describes factories for PSR-7 artifacts; this solution will be compatible with
that specification once complete.)

Why async?

If asynchronous systems operate so differently, why bother?

There’s many reasons, but the one that generally gets the attention of
developers is performance.

We performed benchmarks of Expressive 2 and Expressive 3 under both Apache and
nginx, and found version 3 received around a 10% improvement.

We then tested using Swoole. Swoole is a PHP
extension that provides built-in async, multi-threaded input/output (I/O)
modules; it’s essentially the I/O aspects of node.js — which allow you to
create network servers and perform database and filesystem operations —
but for PHP.

A contributor, Westin Shafer, has written a module
for Expressive 3 that provides an application wrapper for Swoole

that is exposed via a CLI command. We ran our same benchmarks against this, and
the results were astonishing: applications ran consistently 4 times faster
under this asynchronous framework, and used fewer resources!

While performance is a great reason to explore async, there are other reasons as
well. For instance, if you do not need the return value of an I/O call (e.g., a
database transaction or cache operation), you can fire it off asynchronously,
and finish out the response without waiting for it. This can lead to reduced
waiting times for clients, further improving your performance.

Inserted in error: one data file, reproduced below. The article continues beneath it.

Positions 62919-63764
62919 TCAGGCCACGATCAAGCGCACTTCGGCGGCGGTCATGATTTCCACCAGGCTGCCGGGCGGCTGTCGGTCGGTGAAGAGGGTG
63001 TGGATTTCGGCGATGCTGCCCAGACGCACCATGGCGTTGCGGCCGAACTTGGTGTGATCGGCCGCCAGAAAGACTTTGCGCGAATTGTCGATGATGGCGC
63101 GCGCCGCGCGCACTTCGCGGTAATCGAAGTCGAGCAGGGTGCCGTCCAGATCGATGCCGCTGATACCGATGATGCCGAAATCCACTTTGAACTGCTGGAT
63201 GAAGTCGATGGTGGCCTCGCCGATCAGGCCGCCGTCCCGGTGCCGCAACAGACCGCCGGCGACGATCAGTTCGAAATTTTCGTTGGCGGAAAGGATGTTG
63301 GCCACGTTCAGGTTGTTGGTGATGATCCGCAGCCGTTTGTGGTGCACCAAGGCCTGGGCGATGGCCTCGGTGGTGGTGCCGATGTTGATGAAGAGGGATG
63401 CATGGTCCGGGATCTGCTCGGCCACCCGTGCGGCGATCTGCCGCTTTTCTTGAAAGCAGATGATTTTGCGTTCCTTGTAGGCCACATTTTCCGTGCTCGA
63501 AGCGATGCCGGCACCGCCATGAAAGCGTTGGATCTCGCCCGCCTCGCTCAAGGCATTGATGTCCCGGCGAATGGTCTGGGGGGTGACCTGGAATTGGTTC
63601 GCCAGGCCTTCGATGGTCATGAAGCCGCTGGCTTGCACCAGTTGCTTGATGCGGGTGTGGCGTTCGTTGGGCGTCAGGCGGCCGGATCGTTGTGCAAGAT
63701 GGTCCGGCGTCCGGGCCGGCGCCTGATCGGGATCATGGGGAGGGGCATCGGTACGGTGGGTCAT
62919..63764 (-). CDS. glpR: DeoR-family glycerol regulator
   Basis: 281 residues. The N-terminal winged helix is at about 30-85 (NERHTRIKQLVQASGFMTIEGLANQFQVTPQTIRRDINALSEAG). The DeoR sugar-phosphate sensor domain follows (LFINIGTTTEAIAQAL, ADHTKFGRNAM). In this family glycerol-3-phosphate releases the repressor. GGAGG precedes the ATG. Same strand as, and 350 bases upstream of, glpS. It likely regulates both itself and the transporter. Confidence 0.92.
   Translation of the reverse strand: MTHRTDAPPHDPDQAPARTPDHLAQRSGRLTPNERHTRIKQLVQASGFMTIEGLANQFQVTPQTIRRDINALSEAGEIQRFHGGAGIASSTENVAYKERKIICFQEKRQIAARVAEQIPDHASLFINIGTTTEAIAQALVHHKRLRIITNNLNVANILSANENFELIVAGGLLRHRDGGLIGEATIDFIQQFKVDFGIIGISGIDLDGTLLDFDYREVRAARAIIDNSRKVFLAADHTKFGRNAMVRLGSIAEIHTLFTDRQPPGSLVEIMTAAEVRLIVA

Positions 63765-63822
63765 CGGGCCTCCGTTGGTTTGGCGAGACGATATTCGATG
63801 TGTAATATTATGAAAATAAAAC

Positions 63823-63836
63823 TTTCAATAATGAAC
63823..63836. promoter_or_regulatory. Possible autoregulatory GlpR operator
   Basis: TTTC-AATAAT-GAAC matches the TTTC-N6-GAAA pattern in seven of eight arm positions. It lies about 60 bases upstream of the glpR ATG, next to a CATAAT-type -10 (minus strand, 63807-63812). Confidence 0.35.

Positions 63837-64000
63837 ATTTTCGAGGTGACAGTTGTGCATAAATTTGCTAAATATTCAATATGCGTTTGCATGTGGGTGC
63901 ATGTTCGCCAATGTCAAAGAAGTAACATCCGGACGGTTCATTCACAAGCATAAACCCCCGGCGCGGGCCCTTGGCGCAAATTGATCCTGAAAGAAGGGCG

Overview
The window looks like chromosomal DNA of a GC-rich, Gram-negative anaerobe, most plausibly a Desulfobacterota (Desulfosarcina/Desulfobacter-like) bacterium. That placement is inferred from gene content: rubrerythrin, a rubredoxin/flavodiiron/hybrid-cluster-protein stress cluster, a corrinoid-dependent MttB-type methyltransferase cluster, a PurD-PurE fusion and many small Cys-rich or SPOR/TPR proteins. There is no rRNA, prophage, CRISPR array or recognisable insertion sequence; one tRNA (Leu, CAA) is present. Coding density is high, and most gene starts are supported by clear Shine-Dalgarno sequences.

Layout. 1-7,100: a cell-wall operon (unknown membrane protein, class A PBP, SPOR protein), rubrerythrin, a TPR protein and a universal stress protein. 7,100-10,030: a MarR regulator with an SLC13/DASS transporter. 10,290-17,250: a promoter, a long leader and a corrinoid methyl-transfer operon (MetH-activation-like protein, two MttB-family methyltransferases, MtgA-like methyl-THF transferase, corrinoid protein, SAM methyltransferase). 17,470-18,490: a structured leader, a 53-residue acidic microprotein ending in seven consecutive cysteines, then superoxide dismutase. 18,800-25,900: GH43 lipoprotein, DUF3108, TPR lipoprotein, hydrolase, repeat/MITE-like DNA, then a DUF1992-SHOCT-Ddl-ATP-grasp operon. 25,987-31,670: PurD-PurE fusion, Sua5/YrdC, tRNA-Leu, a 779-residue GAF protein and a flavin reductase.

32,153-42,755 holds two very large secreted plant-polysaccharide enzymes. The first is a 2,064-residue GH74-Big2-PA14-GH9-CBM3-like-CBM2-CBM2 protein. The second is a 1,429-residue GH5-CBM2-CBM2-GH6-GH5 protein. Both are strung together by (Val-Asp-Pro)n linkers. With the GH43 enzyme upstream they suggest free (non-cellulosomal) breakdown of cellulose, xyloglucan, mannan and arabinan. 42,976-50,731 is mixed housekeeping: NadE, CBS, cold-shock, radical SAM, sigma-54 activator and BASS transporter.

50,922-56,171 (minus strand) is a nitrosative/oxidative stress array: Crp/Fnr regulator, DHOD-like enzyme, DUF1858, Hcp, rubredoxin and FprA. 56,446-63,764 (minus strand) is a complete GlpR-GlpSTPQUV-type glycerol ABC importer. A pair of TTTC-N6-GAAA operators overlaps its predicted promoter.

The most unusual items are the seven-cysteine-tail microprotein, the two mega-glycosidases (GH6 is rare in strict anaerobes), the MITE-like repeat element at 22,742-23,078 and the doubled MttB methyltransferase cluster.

We have had fun testing Swoole, and think it has tremendous possibilities when
it comes to creating microservices in PHP. The combination of Expressive and
Swoole is remarkably simple to setup and run, making it a killer combination!

Notes on setting up Swoole

The wshafer/swoole-expressive package requires a version 2 release of the
Swoole extension.

However, there’s a slight bug in the PECL installer whereby it picks up the
most recent release as the "latest", even if a version with greater stability
exists. As of the time of writing, version 1.10.2 of Swoole was released after
version 2.1.1, causing it to be installed instead of the more 2.X version.

You can force installation of a version by appending the version you want when
invoking the pecl command:

$ pecl install swoole-2.1.1

The version must be fully qualified for it to install correctly; no partials
(such as swoole-2 or swoole-2.1 will work.

Source: Zend feed

Joomla 3.8.6 Security & Bug Fixes release!

The Joomla project team has released version 3.8.6, a security and bug fixes release.

This is an important maintenance release for Joomla 3.8.5 regression bugs and a recommended upgrade for all Joomla 3.x series sites. As always, before any Joomla upgrade on your live website, take a backup just in case anything goes wrong.

The security fix addresses a low level SQLi vulnerability in User Notes and the bug fixes address various Joomla 3.8.5 regressions (session management and cookies improvements), PHP 7.2 compatibility issues and other bugs.

CB Paid Subscriptions 4.2 released!

CB Paid Subscriptions (CBSubs) 4.2 is here with 25 new features and 52 bug fixes!

CB Paid Subscriptions (CBSubs GPL) 4.2 is mainly a features and maintenance release that requires Community Builder 2.1.4.